The last phase is called “Clean Up” and involves resetting the board by removing all remaining tiles and readying it for the next round. All players must pay maintenance costs equal to their position on the Maintenance Track. If they are unable to pay, for each coin they are lacking, they will lose two Prestige (victory) points. Moral of the story – have enough money to pay for maintenance!
As I previously mentioned, the Action Phase is where the meat of the game lies. Actions allow you to collect coins, pay coins to receive Privilege Points, erect buildings, move your marker on the Training Dungeon Track, affect turn order in the next round, recruit Apprentices or Professors, assign them careers or even swap your colored dice for one of the white ones! This intermixing of actions is what you’ll need to master in order to maximize your scoring, which occurs at the end of the fifth round.
Let’s not forget that Dragonsgate College is a school, and choosing careers for your Apprentices is a major part of the game. Each career (Wizard, Rogue, Warrior) has a skill associated with it (Sorcery, Stealth, Brawn) and the Apprentice must have at least one point in the suitable skill printed on the tile. Additionally, they must have the career requirements by summing up the totals from the Apprentice tile and the experience values on the player’s board. Only once all three requirements are met can the Apprentice become a Wizard, Rogue or Warrior. Level 2 and 3 of each career have additional requirements to be met on the Mastery Tiles!
There are also Wizardry Cards you can play whenever you take an action. You may not hold more than two Wizardry Cards at any time and must discard down if you were to obtain a third. A few of them must be played immediately when drawing and may not be discarded without effect. Even if you didn’t want to take the action, you must. Fortunately if you have more than one that resolves immediately, you may decide in which order to play them.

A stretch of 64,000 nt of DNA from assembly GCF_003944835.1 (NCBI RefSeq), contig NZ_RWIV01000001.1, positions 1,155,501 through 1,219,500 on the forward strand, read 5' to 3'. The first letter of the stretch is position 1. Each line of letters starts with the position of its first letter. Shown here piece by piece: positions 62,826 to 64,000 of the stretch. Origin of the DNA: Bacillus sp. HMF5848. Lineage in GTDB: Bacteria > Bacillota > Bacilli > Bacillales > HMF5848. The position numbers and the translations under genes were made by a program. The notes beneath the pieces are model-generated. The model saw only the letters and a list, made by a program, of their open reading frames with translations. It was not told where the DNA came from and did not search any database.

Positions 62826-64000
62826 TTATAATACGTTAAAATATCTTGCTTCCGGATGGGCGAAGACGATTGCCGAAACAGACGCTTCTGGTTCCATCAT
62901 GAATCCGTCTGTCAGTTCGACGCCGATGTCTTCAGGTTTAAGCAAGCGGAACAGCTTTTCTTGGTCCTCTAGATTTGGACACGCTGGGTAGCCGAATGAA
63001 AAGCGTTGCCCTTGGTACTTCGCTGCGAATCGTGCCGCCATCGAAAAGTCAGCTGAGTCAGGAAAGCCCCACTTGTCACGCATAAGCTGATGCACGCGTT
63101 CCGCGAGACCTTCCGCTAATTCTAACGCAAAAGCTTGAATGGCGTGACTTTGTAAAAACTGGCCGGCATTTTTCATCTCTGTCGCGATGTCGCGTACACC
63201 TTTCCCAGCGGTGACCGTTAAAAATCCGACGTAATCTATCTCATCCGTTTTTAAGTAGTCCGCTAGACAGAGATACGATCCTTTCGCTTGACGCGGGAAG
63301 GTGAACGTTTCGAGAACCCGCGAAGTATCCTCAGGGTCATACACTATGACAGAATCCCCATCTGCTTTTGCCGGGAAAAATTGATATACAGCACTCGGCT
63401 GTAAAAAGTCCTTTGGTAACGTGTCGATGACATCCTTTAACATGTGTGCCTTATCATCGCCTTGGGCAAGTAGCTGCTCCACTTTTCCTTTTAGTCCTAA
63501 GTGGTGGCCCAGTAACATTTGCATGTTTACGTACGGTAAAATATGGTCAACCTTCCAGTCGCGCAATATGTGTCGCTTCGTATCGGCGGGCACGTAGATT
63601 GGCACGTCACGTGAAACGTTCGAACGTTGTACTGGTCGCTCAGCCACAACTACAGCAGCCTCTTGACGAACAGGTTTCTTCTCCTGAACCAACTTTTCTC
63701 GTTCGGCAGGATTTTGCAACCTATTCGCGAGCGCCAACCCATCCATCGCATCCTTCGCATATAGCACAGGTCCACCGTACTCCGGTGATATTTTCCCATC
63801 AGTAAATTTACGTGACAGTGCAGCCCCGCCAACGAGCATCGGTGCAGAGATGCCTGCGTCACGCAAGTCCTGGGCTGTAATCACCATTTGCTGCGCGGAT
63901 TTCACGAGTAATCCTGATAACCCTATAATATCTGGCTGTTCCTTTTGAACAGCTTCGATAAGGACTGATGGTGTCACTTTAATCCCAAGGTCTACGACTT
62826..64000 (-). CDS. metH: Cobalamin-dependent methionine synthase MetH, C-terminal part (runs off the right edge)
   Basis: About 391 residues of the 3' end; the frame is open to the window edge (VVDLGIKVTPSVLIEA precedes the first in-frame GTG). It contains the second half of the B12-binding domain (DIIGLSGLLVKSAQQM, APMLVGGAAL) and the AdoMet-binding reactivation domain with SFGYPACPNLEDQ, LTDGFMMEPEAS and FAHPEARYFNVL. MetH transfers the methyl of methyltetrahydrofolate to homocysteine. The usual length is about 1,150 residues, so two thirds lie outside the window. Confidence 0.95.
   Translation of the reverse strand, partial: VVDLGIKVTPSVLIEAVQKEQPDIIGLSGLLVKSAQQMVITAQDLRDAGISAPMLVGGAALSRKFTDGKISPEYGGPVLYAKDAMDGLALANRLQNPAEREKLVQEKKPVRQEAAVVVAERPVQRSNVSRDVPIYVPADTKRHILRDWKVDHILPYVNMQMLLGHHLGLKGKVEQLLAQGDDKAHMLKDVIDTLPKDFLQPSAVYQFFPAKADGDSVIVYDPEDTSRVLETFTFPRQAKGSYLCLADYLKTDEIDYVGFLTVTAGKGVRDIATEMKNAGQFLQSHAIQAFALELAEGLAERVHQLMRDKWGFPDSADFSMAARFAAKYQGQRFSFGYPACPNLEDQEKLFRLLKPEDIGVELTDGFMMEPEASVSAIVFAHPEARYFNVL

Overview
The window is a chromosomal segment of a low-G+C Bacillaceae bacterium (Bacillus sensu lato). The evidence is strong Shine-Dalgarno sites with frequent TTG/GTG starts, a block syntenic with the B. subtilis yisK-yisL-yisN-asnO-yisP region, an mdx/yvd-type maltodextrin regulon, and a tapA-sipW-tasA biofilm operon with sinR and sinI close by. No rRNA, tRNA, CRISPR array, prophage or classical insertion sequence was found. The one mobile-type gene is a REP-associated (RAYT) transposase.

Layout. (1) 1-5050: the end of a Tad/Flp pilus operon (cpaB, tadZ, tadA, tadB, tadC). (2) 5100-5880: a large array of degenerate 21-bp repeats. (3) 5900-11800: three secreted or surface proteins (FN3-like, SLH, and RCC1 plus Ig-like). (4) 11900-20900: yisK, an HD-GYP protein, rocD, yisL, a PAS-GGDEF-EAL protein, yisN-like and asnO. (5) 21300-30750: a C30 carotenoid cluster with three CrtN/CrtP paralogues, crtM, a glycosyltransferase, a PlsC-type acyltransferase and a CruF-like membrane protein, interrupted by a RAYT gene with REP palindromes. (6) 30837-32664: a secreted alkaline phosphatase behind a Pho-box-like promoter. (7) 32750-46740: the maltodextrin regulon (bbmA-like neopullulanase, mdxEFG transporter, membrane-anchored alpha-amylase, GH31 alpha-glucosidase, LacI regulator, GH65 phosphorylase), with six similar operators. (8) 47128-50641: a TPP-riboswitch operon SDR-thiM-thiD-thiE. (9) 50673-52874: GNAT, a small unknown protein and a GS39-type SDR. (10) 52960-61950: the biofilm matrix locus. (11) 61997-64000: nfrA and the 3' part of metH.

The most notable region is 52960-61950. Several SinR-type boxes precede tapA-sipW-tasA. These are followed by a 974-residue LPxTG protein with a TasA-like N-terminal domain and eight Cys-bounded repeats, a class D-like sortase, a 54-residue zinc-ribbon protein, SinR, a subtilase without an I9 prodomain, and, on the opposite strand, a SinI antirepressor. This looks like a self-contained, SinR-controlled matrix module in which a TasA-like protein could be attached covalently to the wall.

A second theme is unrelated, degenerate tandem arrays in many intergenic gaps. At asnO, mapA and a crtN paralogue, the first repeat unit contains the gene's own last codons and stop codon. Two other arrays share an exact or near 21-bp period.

After completing the Clean Up Phase of the fifth round, a special one-time score phase occurs. You’ll receive Prestige Points for leftover coins and Imp Tokens, a point if you have the start player token, a point for having the most buildings, Apprentices or Professors and two points for each set of three different Career Tiles you earned. Each player with a disc in the Treasure Room scores Prestige according to their disc’s position. You’ll also receive points for your position on the Subterfuge track along with points for earned trophy sets (identical or different). Lastly, lose a point for each empty space on your House Grounds! The player with the most Prestige is the winner of Dragonsgate College!
Supporting 2-4 players, we feel the age recommendation for Dragonsgate College of 12+ is accurate. Expect a full game to push 90 minutes or more as players spend time trying to decide which action to take and whether or not to take the one that they really need and allow another player to get a free turn. It’ll take a couple plays of the game to truly get the grasp of what you’re trying to accomplish by constructing buildings and training Apprentices.
It doesn’t appear that Dragonsgate College is currently available on Amazon, but you will certainly find brand new copies on eBay or from your favorite local game store for the $40 MSRP. NSKN Games is a Romanian company, and while known for their excellent titles, it can be difficult to find them here stateside. Check out their website and follow them on Twitter (Board & Dice) and Facebook (Board & Dice) to find out which conventions they’ll be attending this year and pick up a copy directly from the source!
Which would you rather learn to become? A wizard, rogue or a warrior?